Certain whistleblower actions can involve very specific pleading and filing requirements. An attorney can ensure that you take all the proper steps and meet all the legal deadlines.
A lawyer will be able to conduct an independent investigation to collect all of the evidence needed for your case. They can also assist with the concealment of your identity if necessary.
Qui tam lawsuits must usually be filed under the False Claims Act, but certain cases involving other kinds of fraud may not involve lawsuits. An attorney can help individuals in such cases instead submit the necessary information to the appropriate whistleblower program.
Qualified legal representation is required for the filing of a whistleblower lawsuit. Whistleblowers must provide as much information as possible to be awarded compensation, and a lawyer can make sure that you have made an acceptable effort.
Why Choose CHASENBOSCOLO To Handle My Case?
Taking care of clients has been the first and foremost priority for CHASENBOSCOLO since our founding in 1986. We have a team of 25 attorneys and more than 90 professionals with over 100 years of combined legal experience who have recovered more than $750 million for our clients.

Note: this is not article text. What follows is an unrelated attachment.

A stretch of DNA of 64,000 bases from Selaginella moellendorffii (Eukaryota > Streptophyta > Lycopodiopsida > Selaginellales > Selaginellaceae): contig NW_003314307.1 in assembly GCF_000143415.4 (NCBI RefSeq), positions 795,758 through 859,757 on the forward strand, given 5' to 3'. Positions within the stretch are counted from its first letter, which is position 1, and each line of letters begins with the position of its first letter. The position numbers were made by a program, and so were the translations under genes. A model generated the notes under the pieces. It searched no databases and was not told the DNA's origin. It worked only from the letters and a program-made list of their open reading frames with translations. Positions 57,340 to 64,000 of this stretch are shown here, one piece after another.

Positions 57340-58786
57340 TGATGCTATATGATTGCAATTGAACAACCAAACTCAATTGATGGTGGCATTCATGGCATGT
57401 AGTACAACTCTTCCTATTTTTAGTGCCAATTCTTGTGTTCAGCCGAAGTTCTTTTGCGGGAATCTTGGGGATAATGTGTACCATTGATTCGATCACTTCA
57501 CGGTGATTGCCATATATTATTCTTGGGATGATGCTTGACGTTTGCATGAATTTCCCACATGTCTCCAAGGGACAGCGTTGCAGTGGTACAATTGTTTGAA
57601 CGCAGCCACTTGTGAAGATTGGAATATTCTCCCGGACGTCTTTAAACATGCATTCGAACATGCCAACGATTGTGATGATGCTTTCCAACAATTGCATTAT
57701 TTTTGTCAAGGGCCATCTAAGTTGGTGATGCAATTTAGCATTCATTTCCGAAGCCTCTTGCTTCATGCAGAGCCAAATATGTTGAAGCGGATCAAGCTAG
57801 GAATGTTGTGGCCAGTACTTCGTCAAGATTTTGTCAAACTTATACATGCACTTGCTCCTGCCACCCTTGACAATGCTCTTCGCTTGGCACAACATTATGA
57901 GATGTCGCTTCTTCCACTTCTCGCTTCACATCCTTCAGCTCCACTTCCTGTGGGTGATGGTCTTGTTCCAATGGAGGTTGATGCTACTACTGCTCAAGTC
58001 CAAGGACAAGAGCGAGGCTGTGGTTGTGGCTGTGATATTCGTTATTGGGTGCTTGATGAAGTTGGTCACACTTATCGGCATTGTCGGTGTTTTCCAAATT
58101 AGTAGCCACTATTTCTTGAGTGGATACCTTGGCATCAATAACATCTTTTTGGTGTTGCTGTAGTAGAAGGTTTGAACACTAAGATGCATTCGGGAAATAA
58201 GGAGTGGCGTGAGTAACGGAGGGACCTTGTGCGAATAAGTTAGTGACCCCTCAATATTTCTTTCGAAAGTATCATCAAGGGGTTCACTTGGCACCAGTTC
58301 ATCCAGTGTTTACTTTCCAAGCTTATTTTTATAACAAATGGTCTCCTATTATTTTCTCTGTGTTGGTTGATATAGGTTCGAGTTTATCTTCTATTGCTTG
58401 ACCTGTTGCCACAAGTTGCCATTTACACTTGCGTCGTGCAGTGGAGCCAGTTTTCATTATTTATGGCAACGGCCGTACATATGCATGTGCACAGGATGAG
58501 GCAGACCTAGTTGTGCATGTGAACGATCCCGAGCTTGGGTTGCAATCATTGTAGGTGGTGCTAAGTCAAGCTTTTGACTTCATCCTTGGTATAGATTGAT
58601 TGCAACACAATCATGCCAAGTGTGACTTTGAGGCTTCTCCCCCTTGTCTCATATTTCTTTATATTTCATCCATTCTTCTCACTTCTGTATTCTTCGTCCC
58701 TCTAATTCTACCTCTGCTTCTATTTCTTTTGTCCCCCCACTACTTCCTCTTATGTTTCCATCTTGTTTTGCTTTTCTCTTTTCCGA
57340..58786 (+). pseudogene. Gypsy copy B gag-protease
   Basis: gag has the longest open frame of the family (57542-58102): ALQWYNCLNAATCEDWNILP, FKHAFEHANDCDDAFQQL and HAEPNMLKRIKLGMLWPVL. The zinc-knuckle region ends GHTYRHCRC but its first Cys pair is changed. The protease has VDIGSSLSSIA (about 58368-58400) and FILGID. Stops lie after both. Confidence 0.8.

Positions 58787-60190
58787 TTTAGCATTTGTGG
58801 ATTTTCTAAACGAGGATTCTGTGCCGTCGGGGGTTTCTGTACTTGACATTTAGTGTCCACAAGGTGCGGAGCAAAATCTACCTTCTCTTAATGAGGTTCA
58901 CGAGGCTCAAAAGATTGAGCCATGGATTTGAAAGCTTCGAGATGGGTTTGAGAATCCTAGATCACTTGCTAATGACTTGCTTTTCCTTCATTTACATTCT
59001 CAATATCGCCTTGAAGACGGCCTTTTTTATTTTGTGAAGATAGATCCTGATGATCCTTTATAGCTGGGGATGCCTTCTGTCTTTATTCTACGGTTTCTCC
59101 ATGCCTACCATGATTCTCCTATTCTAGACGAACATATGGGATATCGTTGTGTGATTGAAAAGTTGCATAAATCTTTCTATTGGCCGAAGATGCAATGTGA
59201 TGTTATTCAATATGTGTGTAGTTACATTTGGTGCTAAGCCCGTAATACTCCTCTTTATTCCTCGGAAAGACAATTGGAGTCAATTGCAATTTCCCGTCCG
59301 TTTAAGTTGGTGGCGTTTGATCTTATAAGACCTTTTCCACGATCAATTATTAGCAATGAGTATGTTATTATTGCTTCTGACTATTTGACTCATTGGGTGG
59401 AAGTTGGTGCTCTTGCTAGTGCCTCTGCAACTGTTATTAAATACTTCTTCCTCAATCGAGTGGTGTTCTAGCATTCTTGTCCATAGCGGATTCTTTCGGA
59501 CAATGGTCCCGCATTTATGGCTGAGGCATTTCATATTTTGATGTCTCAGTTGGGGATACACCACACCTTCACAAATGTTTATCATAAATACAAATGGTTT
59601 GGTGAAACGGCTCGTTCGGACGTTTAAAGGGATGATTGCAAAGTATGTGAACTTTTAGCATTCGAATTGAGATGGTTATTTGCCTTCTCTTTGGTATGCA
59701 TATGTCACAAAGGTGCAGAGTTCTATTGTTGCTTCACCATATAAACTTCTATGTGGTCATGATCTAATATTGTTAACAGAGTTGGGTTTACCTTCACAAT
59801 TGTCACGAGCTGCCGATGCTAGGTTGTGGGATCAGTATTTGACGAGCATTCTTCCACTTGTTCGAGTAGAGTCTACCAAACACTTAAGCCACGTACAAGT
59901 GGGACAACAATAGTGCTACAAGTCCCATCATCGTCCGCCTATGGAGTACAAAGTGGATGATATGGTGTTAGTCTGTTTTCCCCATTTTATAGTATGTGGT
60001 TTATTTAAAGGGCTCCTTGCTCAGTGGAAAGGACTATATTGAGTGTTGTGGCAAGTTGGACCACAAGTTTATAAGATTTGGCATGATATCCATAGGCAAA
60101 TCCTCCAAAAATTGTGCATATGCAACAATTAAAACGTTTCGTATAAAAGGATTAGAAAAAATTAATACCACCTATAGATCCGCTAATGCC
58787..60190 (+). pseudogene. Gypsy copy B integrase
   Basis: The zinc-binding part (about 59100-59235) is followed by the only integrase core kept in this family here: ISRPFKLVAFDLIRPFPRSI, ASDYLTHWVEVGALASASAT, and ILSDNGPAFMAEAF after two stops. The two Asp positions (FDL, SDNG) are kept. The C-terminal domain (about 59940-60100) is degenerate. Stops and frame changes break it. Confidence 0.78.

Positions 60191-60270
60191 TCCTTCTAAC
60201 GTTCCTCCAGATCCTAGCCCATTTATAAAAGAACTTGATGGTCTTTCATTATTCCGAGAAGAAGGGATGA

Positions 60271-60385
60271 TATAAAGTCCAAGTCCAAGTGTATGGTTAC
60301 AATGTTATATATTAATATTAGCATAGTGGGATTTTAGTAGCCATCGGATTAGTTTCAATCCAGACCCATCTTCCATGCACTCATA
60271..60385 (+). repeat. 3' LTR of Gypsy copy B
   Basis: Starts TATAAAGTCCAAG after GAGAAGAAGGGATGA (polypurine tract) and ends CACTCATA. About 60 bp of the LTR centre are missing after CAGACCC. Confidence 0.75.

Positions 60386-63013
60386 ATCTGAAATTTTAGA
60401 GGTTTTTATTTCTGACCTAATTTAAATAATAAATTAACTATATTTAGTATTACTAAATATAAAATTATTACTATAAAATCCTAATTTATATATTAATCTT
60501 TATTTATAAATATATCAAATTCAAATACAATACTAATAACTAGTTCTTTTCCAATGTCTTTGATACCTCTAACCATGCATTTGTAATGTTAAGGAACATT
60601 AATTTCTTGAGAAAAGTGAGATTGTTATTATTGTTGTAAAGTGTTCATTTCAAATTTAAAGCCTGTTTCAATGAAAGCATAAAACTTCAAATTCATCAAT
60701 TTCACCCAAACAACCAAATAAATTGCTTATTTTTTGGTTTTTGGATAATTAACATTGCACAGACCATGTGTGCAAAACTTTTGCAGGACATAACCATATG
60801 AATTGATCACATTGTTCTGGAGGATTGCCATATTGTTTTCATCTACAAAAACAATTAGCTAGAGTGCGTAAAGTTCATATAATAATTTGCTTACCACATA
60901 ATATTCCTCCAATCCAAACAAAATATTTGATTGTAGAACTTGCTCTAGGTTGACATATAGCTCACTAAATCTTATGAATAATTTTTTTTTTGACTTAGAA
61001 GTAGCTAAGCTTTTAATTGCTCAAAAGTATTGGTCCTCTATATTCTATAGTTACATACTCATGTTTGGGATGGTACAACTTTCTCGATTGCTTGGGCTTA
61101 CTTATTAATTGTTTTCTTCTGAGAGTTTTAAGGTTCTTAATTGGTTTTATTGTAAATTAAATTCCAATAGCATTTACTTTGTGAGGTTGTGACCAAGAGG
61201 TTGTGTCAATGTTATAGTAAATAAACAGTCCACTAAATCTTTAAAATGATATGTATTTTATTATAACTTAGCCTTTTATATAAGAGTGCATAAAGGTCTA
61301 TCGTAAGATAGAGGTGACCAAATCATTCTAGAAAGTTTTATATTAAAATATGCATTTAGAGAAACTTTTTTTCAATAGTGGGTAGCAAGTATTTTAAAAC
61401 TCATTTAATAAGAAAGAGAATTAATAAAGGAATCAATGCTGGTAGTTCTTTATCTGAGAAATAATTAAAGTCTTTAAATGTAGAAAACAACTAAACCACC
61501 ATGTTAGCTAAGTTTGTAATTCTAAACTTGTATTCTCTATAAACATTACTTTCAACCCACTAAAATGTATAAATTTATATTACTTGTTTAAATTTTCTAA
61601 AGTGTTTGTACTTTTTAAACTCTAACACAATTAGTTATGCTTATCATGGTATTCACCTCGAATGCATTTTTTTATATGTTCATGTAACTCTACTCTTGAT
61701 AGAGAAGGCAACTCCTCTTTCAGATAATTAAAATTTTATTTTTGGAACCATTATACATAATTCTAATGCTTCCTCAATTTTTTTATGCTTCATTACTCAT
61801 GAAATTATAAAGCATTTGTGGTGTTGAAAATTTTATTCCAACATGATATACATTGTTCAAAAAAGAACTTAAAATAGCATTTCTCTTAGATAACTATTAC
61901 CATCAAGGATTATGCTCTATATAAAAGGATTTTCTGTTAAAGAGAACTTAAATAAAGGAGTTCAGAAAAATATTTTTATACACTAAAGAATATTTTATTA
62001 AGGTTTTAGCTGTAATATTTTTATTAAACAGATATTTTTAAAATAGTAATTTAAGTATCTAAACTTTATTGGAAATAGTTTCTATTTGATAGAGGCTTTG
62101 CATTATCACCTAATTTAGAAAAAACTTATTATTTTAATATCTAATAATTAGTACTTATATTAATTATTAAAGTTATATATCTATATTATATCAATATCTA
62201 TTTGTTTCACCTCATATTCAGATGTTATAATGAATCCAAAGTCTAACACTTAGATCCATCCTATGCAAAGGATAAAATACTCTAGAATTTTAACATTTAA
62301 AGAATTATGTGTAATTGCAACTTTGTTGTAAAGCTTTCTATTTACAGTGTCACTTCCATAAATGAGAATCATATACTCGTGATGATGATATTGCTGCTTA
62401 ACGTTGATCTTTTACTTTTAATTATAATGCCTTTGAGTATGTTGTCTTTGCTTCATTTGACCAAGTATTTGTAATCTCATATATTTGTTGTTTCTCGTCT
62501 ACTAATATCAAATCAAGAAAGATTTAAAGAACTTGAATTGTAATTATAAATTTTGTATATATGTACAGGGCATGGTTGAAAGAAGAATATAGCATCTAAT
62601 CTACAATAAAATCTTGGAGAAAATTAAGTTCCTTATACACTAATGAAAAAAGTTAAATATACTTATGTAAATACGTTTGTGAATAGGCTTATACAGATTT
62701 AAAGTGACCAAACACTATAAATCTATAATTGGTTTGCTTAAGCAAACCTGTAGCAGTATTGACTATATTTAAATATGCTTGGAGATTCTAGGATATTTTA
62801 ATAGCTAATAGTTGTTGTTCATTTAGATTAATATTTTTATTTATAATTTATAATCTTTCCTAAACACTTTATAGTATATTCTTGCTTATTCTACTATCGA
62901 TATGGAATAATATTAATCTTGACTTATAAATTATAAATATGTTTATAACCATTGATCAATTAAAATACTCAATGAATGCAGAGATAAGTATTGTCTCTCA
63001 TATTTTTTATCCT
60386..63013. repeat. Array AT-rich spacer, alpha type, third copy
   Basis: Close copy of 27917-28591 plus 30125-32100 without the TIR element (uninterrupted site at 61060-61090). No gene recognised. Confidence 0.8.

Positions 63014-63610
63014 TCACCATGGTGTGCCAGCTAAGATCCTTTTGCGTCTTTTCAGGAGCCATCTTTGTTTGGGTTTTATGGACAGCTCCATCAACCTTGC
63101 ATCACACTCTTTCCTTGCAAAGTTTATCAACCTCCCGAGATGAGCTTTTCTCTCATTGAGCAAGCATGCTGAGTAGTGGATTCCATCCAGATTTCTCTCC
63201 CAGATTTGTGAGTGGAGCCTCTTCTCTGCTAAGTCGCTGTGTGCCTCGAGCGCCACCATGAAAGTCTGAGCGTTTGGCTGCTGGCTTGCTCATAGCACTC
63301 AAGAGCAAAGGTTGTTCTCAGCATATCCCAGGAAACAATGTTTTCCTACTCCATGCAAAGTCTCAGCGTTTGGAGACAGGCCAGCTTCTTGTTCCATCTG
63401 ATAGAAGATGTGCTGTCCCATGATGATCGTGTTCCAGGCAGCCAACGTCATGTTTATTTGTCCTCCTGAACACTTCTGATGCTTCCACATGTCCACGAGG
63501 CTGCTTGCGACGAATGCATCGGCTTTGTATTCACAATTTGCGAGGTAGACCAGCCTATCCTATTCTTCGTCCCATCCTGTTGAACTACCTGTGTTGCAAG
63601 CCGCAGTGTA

Barry M. Chasen and Benjamin T. Boscolo each have more than three decades of legal experience. Martindale-Hubbell has given both attorneys an AV Preeminent rating, which denotes the highest level of professional excellence.
Mr. Chasen was named to the National Trial Lawyers Top 100 Trial Lawyers in 2013. Mr. Boscolo is a member of the American Association for Justice.
CHASENBOSCOLO also provides the No Fee Guarantee® so you do not have to worry about affording an attorney, as you only pay when you obtain a monetary award. We will negotiate a fair and full settlement or file a lawsuit if necessary to get you just compensation.
Types of Government Fraud and Whistleblower Cases We Handle
OSHA enforces all of the following whistleblower protection statutes: